Mi =Ci1 Ci2 . . . Ci|Wi|

Wherein |Wi | is the number of word models constituting the acoustic model Mi.

In the present invention, each word model Ci is a concatenation of an initial model mI j and a final model mF k, i.e.,

Ci = mI j !mF k 

The initial model is bracketed, indicating that it may be missing (i.e., mathematically inaudible). In the present invention, both the initial and final models are presented by a hidden Markov model. The above procedure establishes the reference database which will be utilized in the speech recognition step of the present invention.

During the speech recognition, the input speech signal is designated as A. The task of speech recognition is to find Wj in the vocabulary W such that A is the correct pronunciation of phrase Wj.

In the present invention, a novel two-step process is developed which utilizes the hidden Markov model for speech recognition of Mandarin words. Two reference databases are developed, one comprises the accoustic models of all the phrases contained in a vocabulary and other comprises only initial and final sound models. The two-step process disclosed in the present invention includes a preliminary screening procedure utilizing the database of initial and final sound models, and a subsequent fill search procedure utilizing a substantially reduced subset of the vocabulary database. FIG. 1 is a flowchart showing the steps involved in the preliminary screening procedure. In this procedure, the input speech signal is first segmented into l syllable segments, each segment containing an initial and a final sub-segment; however the initial sub-segment may be absent. This step can be summarized by the following equation:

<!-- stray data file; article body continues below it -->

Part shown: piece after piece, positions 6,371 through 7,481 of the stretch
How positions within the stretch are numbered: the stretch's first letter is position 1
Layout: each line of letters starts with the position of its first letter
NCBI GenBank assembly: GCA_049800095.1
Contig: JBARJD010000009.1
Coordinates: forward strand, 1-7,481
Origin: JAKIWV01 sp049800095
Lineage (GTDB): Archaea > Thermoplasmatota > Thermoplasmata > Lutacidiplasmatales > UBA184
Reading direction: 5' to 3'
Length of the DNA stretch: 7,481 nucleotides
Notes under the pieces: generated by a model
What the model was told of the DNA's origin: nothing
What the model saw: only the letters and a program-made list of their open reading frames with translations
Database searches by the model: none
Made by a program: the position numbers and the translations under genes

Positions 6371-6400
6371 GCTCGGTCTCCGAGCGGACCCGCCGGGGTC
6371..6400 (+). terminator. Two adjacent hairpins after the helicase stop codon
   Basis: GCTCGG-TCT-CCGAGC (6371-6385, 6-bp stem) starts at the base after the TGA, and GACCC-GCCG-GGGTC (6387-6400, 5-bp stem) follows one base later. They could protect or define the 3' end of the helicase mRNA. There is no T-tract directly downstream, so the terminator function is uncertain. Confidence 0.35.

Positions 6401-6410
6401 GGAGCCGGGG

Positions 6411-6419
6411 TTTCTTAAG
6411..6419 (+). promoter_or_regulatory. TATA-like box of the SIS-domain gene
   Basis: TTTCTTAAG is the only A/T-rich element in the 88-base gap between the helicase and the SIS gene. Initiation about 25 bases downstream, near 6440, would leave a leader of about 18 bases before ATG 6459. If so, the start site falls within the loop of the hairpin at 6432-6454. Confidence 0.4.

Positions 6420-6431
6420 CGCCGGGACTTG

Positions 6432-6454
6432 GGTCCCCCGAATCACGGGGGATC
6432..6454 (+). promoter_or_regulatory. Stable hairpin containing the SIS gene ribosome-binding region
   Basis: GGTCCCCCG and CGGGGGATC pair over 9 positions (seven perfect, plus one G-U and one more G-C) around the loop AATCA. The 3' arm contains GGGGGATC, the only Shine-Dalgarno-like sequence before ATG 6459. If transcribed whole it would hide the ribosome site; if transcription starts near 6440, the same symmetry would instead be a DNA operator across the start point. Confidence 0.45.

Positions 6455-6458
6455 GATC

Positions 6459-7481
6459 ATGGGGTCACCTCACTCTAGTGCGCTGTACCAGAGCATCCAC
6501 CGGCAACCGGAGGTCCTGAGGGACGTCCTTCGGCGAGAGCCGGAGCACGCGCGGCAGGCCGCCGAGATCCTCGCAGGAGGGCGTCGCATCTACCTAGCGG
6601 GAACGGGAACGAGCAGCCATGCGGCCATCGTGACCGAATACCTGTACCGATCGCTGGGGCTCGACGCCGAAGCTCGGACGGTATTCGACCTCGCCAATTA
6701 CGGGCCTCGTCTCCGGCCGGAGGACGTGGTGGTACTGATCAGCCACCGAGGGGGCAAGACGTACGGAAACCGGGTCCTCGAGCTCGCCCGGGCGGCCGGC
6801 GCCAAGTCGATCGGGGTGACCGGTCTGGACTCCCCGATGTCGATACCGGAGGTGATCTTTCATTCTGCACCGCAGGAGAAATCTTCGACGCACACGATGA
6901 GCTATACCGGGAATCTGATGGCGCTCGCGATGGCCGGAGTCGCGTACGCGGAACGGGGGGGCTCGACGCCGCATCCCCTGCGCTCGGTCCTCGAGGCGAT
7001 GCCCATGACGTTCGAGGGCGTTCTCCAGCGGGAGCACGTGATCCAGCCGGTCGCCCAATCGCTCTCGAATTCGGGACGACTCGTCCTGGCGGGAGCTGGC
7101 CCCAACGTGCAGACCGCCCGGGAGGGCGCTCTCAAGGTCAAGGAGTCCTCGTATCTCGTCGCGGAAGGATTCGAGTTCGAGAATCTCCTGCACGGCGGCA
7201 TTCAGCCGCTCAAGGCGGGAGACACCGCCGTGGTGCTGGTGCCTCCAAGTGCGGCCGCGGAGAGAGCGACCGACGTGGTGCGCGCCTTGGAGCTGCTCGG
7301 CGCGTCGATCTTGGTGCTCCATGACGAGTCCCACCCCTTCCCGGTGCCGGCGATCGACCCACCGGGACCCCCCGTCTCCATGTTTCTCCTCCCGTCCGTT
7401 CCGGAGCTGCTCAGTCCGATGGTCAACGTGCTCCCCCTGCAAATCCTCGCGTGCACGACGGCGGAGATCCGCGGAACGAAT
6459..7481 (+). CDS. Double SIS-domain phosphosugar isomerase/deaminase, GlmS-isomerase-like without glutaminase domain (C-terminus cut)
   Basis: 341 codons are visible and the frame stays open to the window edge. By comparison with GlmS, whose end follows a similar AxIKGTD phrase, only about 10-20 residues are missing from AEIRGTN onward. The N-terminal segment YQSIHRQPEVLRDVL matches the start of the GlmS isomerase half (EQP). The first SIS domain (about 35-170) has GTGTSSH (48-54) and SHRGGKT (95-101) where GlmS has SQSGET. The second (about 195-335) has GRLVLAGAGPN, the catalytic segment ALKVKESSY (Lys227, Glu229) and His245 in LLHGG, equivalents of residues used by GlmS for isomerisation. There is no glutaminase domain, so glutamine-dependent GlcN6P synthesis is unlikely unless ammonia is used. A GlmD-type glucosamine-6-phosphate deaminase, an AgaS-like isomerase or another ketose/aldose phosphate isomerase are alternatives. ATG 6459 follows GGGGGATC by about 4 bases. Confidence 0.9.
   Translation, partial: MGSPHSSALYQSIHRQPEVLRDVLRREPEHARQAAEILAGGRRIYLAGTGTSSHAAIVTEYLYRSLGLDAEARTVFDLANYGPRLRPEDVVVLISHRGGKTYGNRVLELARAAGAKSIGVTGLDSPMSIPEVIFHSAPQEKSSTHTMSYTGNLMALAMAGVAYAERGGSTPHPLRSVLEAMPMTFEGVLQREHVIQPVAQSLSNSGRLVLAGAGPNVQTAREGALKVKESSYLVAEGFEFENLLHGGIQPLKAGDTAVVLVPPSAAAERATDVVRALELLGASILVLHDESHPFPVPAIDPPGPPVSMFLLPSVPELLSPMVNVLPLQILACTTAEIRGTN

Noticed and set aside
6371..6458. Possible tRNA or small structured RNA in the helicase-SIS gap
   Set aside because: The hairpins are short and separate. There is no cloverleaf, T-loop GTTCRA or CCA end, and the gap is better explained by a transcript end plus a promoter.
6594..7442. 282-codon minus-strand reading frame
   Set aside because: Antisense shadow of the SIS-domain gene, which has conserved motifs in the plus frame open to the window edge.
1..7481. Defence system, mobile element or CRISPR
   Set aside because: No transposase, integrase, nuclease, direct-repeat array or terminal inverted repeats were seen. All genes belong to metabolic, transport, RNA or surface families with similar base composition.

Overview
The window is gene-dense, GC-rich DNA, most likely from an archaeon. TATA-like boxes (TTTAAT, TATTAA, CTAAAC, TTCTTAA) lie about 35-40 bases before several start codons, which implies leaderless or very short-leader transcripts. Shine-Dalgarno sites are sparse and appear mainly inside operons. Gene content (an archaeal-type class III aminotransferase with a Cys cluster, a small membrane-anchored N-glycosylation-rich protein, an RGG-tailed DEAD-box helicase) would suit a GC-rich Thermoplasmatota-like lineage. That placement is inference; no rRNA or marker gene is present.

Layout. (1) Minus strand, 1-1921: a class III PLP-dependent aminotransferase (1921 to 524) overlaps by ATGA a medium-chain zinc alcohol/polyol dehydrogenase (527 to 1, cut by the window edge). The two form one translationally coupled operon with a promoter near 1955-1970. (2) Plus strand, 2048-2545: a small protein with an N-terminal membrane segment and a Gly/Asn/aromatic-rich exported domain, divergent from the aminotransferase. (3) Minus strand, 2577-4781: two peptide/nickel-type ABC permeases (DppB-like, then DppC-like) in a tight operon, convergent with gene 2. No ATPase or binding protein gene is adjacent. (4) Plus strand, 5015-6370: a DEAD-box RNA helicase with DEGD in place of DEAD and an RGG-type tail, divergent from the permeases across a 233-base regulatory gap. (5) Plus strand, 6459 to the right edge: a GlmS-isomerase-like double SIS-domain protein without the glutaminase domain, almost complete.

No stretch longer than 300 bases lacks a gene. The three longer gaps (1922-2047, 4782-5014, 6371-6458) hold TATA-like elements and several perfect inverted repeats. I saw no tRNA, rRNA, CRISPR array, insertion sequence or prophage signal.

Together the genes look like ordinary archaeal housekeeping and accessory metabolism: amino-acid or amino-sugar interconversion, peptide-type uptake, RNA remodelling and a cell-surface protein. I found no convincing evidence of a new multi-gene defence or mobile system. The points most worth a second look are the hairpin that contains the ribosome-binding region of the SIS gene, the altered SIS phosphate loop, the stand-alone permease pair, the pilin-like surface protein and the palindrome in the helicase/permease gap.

A=( sI 1 !sF 1)( sI 2 !sF 2) . . . ( sI l !sF l)

wherein A is the input speech signal, sI i (i=1, 2, . . . , l) is the ith initial syllable sub-segment, and sF 1 (i=1, 2, . . . , l) is the ith final syllable sub-segment. The brackets enclosing the initial syllable sub-segment indicating that the initial syllable sub-segment may be missing. In this procedure, the segmentation into the initial and final sub-segments is again carried out using the Viterbi algorithm. However, the models used in the above described embodiment of the present invention involve two general initial and final models which have the same structure as the specific initial and final models, except that the distribution of output probability for each state is calculated by combing all the distributions of the corresponding states of the specific models.